Superior Court Associate Judge David A. Wiseman has ordered the immediate reinstatement of a juvenile corrections worker who had sued Gov. Benigno R. Fitial and Department of Community and Cultural Affairs Secretary Melvin Faisao for her alleged unlawful termination.
Wiseman granted Thelma S. Kapileo's motion to suspend DCCA's action against her and denied a motion filed by Fitial and Faisao to remand the case to the Civil Service Commission.
Although granting a stay pending judicial review is something that is only done in extraordinary circumstances where irreparable injury is clearly apparent, Wiseman believes that Kapileo has satisfied her burden.
“The court finds [Kapileo] and her family will suffer irreparable injury from her lack of income if a stay is not issued,” the judge said.
Kapileo filed the lawsuit through counsels Jane Mack and Dimitri Varmazis of the Micronesian Legal Services Corp.
The plaintiff sued the defendants for unlawful suspension and termination, violation of employment contract, and violation of U.S. constitutional due process protections.
Kapileo asked the court to set aside her suspension and termination and declare DCCA's action as unlawful.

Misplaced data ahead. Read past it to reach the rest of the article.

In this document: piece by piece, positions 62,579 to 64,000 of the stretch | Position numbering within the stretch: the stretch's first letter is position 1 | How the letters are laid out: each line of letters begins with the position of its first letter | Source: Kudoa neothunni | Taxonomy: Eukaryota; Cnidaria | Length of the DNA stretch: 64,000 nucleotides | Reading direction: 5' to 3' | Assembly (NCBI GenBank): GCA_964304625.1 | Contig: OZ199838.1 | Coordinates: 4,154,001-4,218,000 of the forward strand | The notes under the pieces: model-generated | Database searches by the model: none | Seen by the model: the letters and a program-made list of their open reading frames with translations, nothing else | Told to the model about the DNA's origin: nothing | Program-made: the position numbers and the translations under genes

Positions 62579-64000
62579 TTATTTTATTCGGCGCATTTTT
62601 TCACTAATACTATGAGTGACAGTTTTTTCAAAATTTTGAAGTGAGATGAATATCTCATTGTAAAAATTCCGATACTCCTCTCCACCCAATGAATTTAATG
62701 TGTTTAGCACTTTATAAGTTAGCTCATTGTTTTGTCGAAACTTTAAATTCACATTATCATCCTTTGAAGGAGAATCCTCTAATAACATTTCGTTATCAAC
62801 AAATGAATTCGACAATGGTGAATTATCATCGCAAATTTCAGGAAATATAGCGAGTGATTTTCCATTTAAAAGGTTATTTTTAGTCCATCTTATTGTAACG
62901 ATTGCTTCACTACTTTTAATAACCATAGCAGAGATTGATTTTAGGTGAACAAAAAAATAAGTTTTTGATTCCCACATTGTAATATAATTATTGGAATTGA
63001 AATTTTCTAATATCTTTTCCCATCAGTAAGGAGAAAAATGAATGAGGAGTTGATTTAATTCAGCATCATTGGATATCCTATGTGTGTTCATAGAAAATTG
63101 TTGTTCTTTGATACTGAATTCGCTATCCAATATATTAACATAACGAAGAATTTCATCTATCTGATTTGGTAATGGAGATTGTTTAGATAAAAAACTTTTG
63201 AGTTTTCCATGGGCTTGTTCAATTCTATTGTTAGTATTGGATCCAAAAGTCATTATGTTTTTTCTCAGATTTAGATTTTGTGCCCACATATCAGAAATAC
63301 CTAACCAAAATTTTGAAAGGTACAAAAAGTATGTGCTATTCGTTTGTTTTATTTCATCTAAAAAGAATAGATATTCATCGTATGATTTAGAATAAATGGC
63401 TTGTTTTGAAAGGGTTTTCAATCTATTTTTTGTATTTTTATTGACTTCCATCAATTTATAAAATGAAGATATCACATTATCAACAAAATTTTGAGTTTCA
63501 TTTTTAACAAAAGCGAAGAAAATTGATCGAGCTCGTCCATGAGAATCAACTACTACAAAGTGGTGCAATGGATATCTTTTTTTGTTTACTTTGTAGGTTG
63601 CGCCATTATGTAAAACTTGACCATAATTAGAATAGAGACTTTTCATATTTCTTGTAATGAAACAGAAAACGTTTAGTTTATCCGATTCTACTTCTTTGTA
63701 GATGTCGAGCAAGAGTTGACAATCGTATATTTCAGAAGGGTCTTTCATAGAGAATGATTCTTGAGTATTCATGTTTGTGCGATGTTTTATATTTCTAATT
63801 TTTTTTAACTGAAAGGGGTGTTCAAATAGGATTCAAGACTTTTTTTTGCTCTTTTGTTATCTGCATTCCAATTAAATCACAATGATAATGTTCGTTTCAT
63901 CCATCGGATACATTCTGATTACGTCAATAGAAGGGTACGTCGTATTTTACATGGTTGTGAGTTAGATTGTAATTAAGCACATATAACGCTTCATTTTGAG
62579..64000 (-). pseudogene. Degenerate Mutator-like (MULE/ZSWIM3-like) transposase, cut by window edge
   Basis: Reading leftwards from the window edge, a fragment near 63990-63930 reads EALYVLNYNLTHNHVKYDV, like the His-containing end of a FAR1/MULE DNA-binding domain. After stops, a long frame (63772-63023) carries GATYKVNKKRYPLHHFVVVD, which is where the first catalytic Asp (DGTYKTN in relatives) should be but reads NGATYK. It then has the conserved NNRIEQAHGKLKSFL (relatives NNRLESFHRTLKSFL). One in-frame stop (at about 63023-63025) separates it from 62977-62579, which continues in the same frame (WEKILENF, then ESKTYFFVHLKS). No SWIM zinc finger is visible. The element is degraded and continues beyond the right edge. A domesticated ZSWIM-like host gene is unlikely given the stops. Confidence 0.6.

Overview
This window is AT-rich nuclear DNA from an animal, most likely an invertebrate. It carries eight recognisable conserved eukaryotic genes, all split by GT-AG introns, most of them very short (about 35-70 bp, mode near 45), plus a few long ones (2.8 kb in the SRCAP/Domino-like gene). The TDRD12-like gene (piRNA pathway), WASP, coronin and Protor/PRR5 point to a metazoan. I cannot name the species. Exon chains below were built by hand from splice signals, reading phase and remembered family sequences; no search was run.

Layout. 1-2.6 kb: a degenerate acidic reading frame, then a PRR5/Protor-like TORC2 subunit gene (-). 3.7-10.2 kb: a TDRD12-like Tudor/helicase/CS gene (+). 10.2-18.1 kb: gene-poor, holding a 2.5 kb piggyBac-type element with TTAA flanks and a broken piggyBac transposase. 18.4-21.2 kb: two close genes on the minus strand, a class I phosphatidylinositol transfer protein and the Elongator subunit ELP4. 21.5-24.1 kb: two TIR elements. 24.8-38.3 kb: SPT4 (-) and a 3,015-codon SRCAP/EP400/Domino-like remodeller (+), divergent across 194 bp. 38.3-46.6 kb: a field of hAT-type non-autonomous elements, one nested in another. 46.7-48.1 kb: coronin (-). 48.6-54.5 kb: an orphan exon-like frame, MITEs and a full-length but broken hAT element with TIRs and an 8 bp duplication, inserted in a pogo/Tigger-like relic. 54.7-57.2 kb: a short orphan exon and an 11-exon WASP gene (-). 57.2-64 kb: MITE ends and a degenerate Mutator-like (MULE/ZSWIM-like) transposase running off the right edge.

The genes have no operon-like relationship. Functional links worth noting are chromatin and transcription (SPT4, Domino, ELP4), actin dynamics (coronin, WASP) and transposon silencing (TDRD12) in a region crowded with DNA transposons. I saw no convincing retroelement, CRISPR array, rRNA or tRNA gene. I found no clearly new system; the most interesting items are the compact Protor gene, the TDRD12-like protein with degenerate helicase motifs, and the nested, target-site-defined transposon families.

She demanded reinstatement with full backpay and payment for damages, court costs, and attorney's fees.
Kapileo received the notice of her termination on Oct. 5, 2011. Faisao said that Kapileo failed to perform her duties and responsibilities as an Emergency Shelter caretaker.
On at least one occasion, Faisao said, a female detainee was sexually assaulted by Pedro I. Sablan, an Emergency Shelter caretaker, while on Kapileo's watch
“You action have resulted in serious violations of not only the Standards of Conduct and is clearly a dereliction of duty,” Faisao said.
In his order on Wednesday, Wiseman found that Kapileo has shown a probability of success on the merits because she was not provided with a hearing prior to being terminated, and there was no relief available to her as a Civil Service employee.
Another factor that Wiseman considered is the government's “poor record of satisfying its judgments.”
“For example, if petitioner were to succeed with her judicial review claim and obtain a judgment against the government, it would be extremely difficult for her to try to collect an award for backpay or money damages in lieu of the number of unpaid judgments that currently exist against the CNMI government,” the judge noted.
Wiseman said that remanding Kapileo's case to the Civil Service Commission is not appropriate since the commission has already declared that Kapileo has exhausted her administrative remedies and it took the CSC five months for them to make that declaration.
Wiseman said that CSC is essentially non-operating and lacks a quorum. “[Remanding the case to CSC] would be an exercise in futility and would constitute a deprivation of petitioner's due process rights,” he said.